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By New_Deal_democrat February 15, 2014 9:09 am
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Weekly Indicators: long leading indicators to the rescue edition
In January data reported this past week, industrial production, capacity utilization, and retail sales all fell. Wholesale inventories rose.  Consumer confidence was unchanged.

The purpose of my weekly reports on the high frequency weekly indicators is to provide an up-to-this-week snapshot of the economy, a way to "mark to market" my own opinions and a vehicle for you to do so with yours as well.


Last week I cited "The Big Chill" that spread throughout the indicators.  Let's see how they changed this week:


Consumer spending

Gallup's 14 day average of consumer spending averaged between $80 and $100 for most of 2013, with frequent YoY comparisons over $20, and few less than +$10.  This week Gallup was negative for the third straight week in many months.  In 2013 the YoY range for the ICSC declined to between +1.5% and +3.0%, while Johnson Redbook YoY rallied from +2% to a high over +4%.  Both the Johnson Redbook and ICSC are now back in that normal range.


Steel production from the American Iron and Steel Institute 

  • +1.9% w/w
  • -1.9% YoY

Steel production over the last several years has generally been in a decelerating uptrend.  After a strongly positive move late in 2013, YoY comparisons have turned negative again.



 Railroad transport from the AAR 

  • -11,300 carloads down -4.3% YoY
  • -8,500 carloads down -1.7% ex-coal
  • +1,500 or +0.6% intermodal units
  • -10,100 or -2.0% YoY total loads

Shipping transport

Rail transport had been very mixed YoY during midyear, but almost continuously improved after that, ending 2013 on a very positive note.  After rebounding from January's polar vortex, rail traffic was negative again for the second week in a row.  The Harpex index slowly rose, then stabilized, but has slowly declined since July 2013. The Baltic Dry Index made a new 3 year high in December 2013, and seasonally retreated sharply since then, although it stabilized this week.  Both the Baltic Dry Index and the Harpex Index were in a range near their bottom for about 2 years, but rose significantly above those ranges in 2013.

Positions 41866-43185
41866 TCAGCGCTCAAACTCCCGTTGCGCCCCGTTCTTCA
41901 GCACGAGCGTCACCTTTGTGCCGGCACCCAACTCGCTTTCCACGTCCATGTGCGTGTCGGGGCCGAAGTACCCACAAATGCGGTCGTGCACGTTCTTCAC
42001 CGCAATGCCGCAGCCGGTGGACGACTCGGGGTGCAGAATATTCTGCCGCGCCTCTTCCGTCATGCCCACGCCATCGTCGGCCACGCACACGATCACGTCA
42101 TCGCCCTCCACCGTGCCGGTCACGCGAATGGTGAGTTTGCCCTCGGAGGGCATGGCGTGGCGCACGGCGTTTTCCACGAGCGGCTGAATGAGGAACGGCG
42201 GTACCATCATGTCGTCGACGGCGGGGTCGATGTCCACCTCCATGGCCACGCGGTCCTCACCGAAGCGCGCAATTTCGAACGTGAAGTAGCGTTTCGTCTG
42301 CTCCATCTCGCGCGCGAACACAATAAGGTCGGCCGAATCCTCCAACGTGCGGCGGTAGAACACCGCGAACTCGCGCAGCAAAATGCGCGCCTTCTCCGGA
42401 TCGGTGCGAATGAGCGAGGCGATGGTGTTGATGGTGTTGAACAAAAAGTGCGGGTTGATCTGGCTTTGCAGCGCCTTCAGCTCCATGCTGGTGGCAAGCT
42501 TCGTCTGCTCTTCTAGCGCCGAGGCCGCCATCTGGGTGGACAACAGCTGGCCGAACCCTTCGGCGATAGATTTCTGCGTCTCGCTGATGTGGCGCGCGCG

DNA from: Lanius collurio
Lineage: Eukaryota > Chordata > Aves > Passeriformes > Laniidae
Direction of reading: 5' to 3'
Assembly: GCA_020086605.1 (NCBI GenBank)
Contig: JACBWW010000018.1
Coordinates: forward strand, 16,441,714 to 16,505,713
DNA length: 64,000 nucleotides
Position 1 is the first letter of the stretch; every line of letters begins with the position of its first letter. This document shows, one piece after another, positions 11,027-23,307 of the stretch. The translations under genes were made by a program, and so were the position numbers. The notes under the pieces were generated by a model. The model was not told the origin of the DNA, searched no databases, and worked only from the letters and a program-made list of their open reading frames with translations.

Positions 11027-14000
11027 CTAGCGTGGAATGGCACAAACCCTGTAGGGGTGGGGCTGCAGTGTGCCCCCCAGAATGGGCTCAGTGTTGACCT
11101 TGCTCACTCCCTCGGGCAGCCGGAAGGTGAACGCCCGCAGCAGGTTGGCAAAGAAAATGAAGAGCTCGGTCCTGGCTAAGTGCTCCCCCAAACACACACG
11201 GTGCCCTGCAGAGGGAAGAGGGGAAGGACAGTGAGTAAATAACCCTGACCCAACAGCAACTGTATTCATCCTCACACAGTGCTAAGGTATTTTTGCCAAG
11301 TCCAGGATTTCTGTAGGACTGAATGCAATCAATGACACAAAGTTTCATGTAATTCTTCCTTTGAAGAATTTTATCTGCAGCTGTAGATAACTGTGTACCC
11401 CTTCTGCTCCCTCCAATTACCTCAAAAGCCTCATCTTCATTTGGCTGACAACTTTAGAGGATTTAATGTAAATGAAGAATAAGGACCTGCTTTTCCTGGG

Interest rates and credit spreads

  • 5.09% BAA corporate bonds down -0.01%
  • 2.68% 10 year treasury bonds down -0.05%
  • 2.41% credit spread between corporates and treasuries up +0.04%

Interest rates for corporate bonds made a low of 4.46% in November 2012. Treasuries fell to a possible once-in-a-lifetime low of 1.47% in July 2012, but rose over 1.6% above that mark in late 2013.  Yields have declined significantly ever since the relatively poor December employment report over one month ago.  Spreads increased slightly from a new 3 year low set two weeks ago.  Their recent high was over 3.4% in June 2011.

Housing metrics

Mortgage applications from the Mortgage Bankers Association:

  • w/w purchase applications down -5%
  • YoY purchase applications down -13%
  • w/w refinance applications down -0.2%%

Refinance applications are still near their post-recession low set several weeks ago.  Purchase applications are just barely above near their post-recession low set a few weeks ago. 

Housing prices

  • YoY this week +11.2%

Housing prices bottomed in November 2011 on Housing Tracker, and YoY comparisons rose to just shy of +12% in late 2013. This weeks's YoY comparison continued slightly below that comparison.  The continuation of the sharp YoY increase in prices might actually be a negative, given the pasting that housing has taken due to higher mortgage rates.

Real estate loans, from the FRB H8 report:

  • +0.5% w/w
  • -0.7% YoY
  • +2.2% from their bottom